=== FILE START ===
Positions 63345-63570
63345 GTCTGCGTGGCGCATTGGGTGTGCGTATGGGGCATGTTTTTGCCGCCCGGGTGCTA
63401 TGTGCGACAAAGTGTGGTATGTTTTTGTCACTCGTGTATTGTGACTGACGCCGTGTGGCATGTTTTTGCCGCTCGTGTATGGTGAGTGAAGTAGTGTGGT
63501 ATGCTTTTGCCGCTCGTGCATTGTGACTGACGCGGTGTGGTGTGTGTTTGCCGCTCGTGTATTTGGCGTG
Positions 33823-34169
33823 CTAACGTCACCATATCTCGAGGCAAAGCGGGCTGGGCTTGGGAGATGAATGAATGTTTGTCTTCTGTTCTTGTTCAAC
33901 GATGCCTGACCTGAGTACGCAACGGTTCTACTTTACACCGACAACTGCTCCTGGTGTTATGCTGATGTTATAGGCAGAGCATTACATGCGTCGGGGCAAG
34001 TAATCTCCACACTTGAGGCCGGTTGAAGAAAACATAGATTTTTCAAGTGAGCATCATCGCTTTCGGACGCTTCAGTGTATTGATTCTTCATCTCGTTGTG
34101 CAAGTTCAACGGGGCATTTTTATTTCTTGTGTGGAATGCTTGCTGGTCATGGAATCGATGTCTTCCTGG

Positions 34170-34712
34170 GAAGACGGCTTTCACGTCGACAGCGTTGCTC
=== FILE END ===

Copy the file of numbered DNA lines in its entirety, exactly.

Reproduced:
Positions 63345-63570
63345 GTCTGCGTGGCGCATTGGGTGTGCGTATGGGGCATGTTTTTGCCGCCCGGGTGCTA
63401 TGTGCGACAAAGTGTGGTATGTTTTTGTCACTCGTGTATTGTGACTGACGCCGTGTGGCATGTTTTTGCCGCTCGTGTATGGTGAGTGAAGTAGTGTGGT
63501 ATGCTTTTGCCGCTCGTGCATTGTGACTGACGCGGTGTGGTGTGTGTTTGCCGCTCGTGTATTTGGCGTG
Positions 33823-34169
33823 CTAACGTCACCATATCTCGAGGCAAAGCGGGCTGGGCTTGGGAGATGAATGAATGTTTGTCTTCTGTTCTTGTTCAAC
33901 GATGCCTGACCTGAGTACGCAACGGTTCTACTTTACACCGACAACTGCTCCTGGTGTTATGCTGATGTTATAGGCAGAGCATTACATGCGTCGGGGCAAG
34001 TAATCTCCACACTTGAGGCCGGTTGAAGAAAACATAGATTTTTCAAGTGAGCATCATCGCTTTCGGACGCTTCAGTGTATTGATTCTTCATCTCGTTGTG
34101 CAAGTTCAACGGGGCATTTTTATTTCTTGTGTGGAATGCTTGCTGGTCATGGAATCGATGTCTTCCTGG

Positions 34170-34712
34170 GAAGACGGCTTTCACGTCGACAGCGTTGCTC